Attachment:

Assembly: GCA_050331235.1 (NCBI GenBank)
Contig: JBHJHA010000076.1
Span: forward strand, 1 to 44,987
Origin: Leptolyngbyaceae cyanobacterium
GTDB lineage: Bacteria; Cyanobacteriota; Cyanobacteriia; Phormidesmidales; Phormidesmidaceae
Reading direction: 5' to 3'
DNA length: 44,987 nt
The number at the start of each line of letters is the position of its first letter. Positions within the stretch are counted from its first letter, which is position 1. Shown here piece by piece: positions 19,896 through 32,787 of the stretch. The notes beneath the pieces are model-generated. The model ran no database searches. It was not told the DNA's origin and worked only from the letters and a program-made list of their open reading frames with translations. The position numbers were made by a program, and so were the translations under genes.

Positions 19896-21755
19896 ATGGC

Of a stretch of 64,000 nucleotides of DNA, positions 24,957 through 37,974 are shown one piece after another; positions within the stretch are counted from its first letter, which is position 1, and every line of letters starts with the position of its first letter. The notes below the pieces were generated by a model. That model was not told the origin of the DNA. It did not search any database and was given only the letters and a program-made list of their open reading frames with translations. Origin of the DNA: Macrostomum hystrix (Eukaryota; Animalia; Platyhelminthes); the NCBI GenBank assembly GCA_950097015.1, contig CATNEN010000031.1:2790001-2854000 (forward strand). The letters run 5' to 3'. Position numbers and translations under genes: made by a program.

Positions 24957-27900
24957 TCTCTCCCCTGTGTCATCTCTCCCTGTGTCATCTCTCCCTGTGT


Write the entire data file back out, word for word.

Assembly: GCA_050331235.1 (NCBI GenBank)
Contig: JBHJHA010000076.1
Span: forward strand, 1 to 44,987
Origin: Leptolyngbyaceae cyanobacterium
GTDB lineage: Bacteria; Cyanobacteriota; Cyanobacteriia; Phormidesmidales; Phormidesmidaceae
Reading direction: 5' to 3'
DNA length: 44,987 nt
The number at the start of each line of letters is the position of its first letter. Positions within the stretch are counted from its first letter, which is position 1. Shown here piece by piece: positions 19,896 through 32,787 of the stretch. The notes beneath the pieces are model-generated. The model ran no database searches. It was not told the DNA's origin and worked only from the letters and a program-made list of their open reading frames with translations. The position numbers were made by a program, and so were the translations under genes.

Positions 19896-21755
19896 ATGGC

Of a stretch of 64,000 nucleotides of DNA, positions 24,957 through 37,974 are shown one piece after another; positions within the stretch are counted from its first letter, which is position 1, and every line of letters starts with the position of its first letter. The notes below the pieces were generated by a model. That model was not told the origin of the DNA. It did not search any database and was given only the letters and a program-made list of their open reading frames with translations. Origin of the DNA: Macrostomum hystrix (Eukaryota; Animalia; Platyhelminthes); the NCBI GenBank assembly GCA_950097015.1, contig CATNEN010000031.1:2790001-2854000 (forward strand). The letters run 5' to 3'. Position numbers and translations under genes: made by a program.

Positions 24957-27900
24957 TCTCTCCCCTGTGTCATCTCTCCCTGTGTCATCTCTCCCTGTGT